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New Half-Life 2 screenshots

Guns, gunships, gasmasks, green things, and what appears to be the northern approach to Harrow-on-the-Hill train station.

Half-Life 2 - it's rare these days that we get to fire up a word processor to actually write something about the game, and not just the circumstances surrounding its ongoing development. However, amidst speculation that it might not even hit until 2005, and apparent confirmation that the adjusted "summer 2004" shipping target is more to do with development delays than the source code leak, we do finally have some new screenshots to digest, and it continues to paint a pretty picture, even if it's starting to look a bit more like a real game and not some sort of magical voodoo concoction as it did when we first slobbered over it at the start of 2003.

Here we have lots of shots of dodgy looking chaps in eerie white gas masks, who clearly have issues with Gordon's continued presence in City 17, some industrial locations, and a bit that, er, genuinely does remind us of the northern approach to Harrow-on-the-Hill station - a reference so obscure and pointless that we'll probably be fired by the time you read this. So long.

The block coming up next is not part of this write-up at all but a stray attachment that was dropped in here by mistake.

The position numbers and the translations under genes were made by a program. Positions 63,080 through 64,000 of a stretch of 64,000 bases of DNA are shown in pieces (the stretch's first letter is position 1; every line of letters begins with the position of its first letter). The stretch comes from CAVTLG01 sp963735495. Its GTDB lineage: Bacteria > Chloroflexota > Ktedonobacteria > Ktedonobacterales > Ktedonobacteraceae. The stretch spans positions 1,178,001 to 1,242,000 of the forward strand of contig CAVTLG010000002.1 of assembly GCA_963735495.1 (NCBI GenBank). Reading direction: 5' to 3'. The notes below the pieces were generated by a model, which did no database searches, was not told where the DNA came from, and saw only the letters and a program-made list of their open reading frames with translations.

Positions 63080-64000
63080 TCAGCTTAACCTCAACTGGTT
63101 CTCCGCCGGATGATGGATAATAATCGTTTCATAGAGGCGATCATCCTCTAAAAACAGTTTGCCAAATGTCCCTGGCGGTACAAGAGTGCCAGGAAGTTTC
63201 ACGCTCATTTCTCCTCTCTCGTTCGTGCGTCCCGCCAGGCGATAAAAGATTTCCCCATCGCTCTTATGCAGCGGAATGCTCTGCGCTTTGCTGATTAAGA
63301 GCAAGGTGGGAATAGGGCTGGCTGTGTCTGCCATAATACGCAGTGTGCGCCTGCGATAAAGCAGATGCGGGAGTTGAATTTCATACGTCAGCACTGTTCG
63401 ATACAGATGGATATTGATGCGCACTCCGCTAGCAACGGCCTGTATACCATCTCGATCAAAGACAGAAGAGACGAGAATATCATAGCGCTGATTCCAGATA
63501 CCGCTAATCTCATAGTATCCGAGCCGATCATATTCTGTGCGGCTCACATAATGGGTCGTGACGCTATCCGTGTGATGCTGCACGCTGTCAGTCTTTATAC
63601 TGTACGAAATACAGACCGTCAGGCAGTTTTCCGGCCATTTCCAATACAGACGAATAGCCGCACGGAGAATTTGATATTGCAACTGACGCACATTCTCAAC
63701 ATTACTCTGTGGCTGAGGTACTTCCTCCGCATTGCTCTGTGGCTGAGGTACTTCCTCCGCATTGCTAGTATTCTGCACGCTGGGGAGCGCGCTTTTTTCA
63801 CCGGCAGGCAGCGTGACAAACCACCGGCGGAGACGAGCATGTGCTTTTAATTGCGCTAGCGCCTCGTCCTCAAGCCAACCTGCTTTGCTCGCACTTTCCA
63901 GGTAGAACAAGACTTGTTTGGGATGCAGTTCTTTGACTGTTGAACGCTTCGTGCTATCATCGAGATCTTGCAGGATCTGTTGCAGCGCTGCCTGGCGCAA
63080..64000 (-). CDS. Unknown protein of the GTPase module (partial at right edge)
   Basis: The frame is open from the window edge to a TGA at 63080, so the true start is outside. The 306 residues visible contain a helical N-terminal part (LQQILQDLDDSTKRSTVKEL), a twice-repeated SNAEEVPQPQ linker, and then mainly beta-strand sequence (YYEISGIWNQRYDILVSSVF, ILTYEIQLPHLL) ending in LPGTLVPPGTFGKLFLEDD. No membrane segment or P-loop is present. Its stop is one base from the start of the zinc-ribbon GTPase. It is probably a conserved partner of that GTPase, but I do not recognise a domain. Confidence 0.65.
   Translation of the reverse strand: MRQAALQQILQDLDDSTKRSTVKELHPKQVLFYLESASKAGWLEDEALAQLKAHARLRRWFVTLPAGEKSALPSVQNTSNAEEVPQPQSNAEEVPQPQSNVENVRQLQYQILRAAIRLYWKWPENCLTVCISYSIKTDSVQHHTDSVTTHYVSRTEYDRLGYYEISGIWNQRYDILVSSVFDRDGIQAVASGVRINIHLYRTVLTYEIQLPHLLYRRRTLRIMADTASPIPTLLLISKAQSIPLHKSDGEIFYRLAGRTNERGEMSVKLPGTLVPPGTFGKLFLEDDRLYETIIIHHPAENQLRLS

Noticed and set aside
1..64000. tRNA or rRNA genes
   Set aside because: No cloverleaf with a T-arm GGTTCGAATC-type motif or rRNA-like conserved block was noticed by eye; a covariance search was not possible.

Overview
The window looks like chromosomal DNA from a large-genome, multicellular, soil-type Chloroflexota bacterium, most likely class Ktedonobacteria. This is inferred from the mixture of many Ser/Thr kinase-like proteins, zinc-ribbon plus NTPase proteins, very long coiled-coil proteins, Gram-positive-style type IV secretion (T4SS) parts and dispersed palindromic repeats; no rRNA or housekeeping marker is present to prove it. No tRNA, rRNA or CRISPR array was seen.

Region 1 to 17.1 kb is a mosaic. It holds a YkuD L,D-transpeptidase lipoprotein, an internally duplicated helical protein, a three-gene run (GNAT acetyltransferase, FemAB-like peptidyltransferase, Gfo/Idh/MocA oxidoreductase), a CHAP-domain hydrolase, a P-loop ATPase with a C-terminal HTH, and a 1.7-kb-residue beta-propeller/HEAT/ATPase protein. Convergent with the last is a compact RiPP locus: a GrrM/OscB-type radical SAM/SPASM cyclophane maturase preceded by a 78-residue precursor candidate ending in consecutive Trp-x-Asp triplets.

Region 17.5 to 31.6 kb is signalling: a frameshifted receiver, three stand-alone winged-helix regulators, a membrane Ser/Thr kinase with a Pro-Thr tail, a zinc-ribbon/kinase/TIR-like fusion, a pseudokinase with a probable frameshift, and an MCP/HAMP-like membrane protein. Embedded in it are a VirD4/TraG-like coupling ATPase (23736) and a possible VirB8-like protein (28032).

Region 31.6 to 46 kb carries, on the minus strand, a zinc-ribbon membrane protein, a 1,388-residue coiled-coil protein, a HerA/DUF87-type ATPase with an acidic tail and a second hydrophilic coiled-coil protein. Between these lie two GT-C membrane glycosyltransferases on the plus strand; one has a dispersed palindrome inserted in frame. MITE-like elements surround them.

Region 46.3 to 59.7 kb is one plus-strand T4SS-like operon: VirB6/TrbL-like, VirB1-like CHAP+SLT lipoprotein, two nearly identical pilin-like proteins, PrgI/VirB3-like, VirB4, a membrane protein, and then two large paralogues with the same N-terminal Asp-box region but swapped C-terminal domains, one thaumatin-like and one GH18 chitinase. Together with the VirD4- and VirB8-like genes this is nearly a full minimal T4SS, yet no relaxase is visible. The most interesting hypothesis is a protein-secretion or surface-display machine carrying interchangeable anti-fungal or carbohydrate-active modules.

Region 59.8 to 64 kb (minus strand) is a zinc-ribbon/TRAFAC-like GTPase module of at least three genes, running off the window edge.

Perhaps more interesting (well, not perhaps; certainly more interesting) than the various industrial areas is a new shot of what looks like a graveyard with a green mist and some form of nasty creature hurtling through the air towards the camera - a zombie revived by a headcrab would be our guess, but at the very least something to jump out and make your heart pound. Then there's a helicopter-looking machine which Gordon's taking a pop at, somewhat reminiscent of a hovering wasp...

With Half-Life 2 returning to E3 this year, we're really hoping to get a go on it. If it's still not playable, that could be a bigger indictment of the developer than a hundred and one rounds of release date speculation for some people. We, however, remain hopeful.

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Tom Bramwell avatar

Tom Bramwell


Tom worked at Eurogamer from early 2000 to late 2014, including seven years as Editor-in-Chief.